With that, both the Pixel 2 and Pixel 2 XL faired really well. With casual usage, which is sending plenty of WhatsApp, Telegram messages, checking Slack, 3 email accounts on sync, calls and a lot of photography, I never found myself searching for a charging point at the end of a long day.
With the Pixel 2 and its 2,700 mAh battery, the smartphone would easily get me until the end of the day with about 10-15 percent charge left. And even with that, I had plenty of confidence that it would linger till the next morning without plugging the device in.
With the Pixel 2 XL and its 3,520 mAh battery, battery life was never a concern. I needed to charge the device once in one and half day. Yes, it was that good. But there is a small problem with the taller Pixel 2 sibling, charging speeds.
While the smaller Pixel 2 charged up quickly in a span of a little over an hour, the Pixel 2 XL did not. The battery inside the Pixel 2 XL takes easily over 2 hours to charge which is a shame because the OnePlus 5T’s 3,300 mAh battery charges up as quickly as the smaller Pixel 2. Still then, once it is charged up, the battery life last pretty long.
Verdict and Pricing in India
As I explained in my first impressions, the Pixel 2’s biggest enemy is its design. It’s hard to believe that a customer would pick one off a shelf with other bezel-less smartphones on the same display. This also means that a Pixel 2 customer would know what he/she wants or is looking for in a flagship smartphone. A good performer with an understated look, that is more practical and performance oriented than fancy.
Back in the Nexus days, Android purists would wait for the next Nexus device. The focus back then was not the camera, but the quick updates.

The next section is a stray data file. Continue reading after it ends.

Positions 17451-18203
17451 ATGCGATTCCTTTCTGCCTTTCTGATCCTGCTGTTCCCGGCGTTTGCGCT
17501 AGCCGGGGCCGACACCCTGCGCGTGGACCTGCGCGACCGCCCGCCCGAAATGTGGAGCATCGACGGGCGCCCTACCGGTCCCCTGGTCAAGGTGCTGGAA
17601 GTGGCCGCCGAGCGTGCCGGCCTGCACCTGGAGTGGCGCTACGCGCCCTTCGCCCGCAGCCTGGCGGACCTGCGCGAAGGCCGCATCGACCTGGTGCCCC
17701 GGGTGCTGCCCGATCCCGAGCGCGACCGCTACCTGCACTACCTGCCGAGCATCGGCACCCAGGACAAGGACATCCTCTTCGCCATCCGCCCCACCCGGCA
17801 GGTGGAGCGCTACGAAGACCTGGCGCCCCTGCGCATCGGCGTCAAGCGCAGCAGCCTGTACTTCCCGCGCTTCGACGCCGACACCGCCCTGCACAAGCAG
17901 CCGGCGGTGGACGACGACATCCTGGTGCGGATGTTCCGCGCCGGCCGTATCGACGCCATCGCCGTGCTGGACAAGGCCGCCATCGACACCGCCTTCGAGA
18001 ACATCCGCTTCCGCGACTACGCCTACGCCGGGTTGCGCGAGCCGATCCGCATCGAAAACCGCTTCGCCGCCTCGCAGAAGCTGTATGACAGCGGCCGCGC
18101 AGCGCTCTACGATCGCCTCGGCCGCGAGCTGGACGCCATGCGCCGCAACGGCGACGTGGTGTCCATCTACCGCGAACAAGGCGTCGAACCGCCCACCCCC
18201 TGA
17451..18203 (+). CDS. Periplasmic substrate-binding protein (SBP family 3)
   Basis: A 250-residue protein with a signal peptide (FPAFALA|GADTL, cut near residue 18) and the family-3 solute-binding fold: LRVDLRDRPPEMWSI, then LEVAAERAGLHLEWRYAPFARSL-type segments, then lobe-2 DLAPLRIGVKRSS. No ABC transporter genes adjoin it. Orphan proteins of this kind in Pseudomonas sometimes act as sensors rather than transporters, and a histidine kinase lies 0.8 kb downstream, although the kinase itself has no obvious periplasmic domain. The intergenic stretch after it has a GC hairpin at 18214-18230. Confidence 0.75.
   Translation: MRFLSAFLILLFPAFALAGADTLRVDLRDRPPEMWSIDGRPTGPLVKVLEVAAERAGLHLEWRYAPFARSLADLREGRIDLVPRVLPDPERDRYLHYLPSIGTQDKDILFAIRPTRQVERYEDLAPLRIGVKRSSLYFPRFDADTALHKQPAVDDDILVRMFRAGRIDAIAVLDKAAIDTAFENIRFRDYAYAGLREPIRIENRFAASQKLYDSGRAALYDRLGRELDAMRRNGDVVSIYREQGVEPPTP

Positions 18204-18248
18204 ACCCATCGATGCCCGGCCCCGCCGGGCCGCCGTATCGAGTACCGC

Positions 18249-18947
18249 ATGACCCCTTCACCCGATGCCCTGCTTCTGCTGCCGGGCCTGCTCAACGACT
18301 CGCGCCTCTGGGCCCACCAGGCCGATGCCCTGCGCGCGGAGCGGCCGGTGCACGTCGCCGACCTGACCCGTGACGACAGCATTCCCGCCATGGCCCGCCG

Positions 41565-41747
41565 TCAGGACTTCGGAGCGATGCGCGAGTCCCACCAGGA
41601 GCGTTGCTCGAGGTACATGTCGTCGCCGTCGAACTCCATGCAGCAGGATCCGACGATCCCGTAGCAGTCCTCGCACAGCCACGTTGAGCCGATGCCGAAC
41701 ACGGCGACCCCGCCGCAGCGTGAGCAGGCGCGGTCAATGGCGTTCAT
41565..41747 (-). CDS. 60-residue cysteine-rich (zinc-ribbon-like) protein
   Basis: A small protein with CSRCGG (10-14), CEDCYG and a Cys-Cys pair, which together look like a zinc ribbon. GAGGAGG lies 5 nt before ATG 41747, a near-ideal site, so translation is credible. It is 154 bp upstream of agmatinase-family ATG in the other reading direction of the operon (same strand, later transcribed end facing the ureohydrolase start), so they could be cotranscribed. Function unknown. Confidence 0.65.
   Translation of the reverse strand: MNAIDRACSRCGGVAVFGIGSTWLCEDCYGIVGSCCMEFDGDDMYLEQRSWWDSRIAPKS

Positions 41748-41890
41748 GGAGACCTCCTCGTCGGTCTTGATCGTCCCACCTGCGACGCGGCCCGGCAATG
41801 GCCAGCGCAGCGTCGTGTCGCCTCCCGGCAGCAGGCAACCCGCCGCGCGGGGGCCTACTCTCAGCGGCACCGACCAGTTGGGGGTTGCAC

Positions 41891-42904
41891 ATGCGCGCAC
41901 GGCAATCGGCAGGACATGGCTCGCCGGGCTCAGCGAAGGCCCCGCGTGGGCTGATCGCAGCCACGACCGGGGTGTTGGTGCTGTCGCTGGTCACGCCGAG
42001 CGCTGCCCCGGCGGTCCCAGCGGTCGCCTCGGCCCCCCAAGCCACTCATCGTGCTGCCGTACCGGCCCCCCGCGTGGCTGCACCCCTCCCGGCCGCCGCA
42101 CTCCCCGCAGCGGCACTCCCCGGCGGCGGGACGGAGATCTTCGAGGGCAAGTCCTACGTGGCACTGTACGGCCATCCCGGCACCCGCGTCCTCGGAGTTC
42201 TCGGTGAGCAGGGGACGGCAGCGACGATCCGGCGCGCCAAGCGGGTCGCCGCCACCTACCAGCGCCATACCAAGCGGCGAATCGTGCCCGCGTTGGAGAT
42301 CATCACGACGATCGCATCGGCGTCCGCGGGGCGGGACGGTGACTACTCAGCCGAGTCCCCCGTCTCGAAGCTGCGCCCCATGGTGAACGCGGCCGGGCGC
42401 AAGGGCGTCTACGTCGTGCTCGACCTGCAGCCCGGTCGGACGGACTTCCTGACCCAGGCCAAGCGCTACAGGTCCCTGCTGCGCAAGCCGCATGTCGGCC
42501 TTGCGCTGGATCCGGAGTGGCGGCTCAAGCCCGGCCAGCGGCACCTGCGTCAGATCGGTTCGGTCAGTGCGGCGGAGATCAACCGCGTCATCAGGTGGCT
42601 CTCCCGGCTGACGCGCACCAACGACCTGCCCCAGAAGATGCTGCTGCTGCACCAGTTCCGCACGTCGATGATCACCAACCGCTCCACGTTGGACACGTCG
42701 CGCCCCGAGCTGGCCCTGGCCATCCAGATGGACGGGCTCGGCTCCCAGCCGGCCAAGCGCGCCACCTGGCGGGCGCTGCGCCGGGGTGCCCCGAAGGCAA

After Google introduced its Pixel brand, (they have headphones now as well) it was clear that Google wanted to lead the way, to show everyone how you build an Android smartphone and what a premium Android smartphone experience feels like.
With the Pixel 2, Google simply reiterates all of this but adds something more. Google tells us that it is serious about building good hardware and the software to match. Stuff that until now, only iPhones were made of.
And this year, it is surprising to see how much effort went into the Pixel 2 devices with Google milking every drop of performance with lesser hardware thanks to tricks like machine learning.
While last year was only the beginning, Pixel is now a brand that is neck and neck with Apple’s iPhones, and better in some areas. Although the design could have certainly been better.
So who should buy one?
Nexus users who have been waiting (and saving up) for the next best thing from Google can now look at the Pixel 2 and the Pixel 2 XL for the best Android user experience.
Those not too happy about their iPhones can also look at the Pixel 2 smartphones, now that Google has clearly proved its superior imaging skills. It’s the one feature that a lot of people look for in a smartphone, and Google just delivers the goods when compared to every other smartphone manufacturer in existence with its machine learning smarts with not just the rear, but the front camera as well.
Flagship Android smartphone owners from the Samsung, HTC and LG club can also give the Pixel a long hard look. It may not look all that flashy, but it has got the best smartphone camera on the block, one that is not afraid of the dark. As for those who own a Samsung Galaxy Note 8, well, you can stick with it, the Pixel 2 XL, is not exactly a better package overall.
Which Pixel should you buy?
At Rs 61,000 the Pixel 2 is my favourite and I would recommend it because barring the design there are few flaws.
At Rs 73,000 the Pixel 2 XL will be the perfect Android smartphone for those looking for great battery life and performance, provided they are ready to settle with the problematic display and its dull colours. In short, there are a lot of compromises here for the asking price.
Between the two, the Pixel 2 takes the cake as it is a no frills Android smartphone, which offers the basics and does them really well, while it’s at it. There’s no tap to adapt for third-party apps because there’s no nonsensical taller display, you don’t have to pinch to zoom every time you play a video either. The bezels are thin, but the grip and usability is excellent. In short, it just works! And does everything brilliantly, be it the camera, battery, display and the software.
Here’s a question I would ask you: Why would you buy any other premium Android smartphone right now?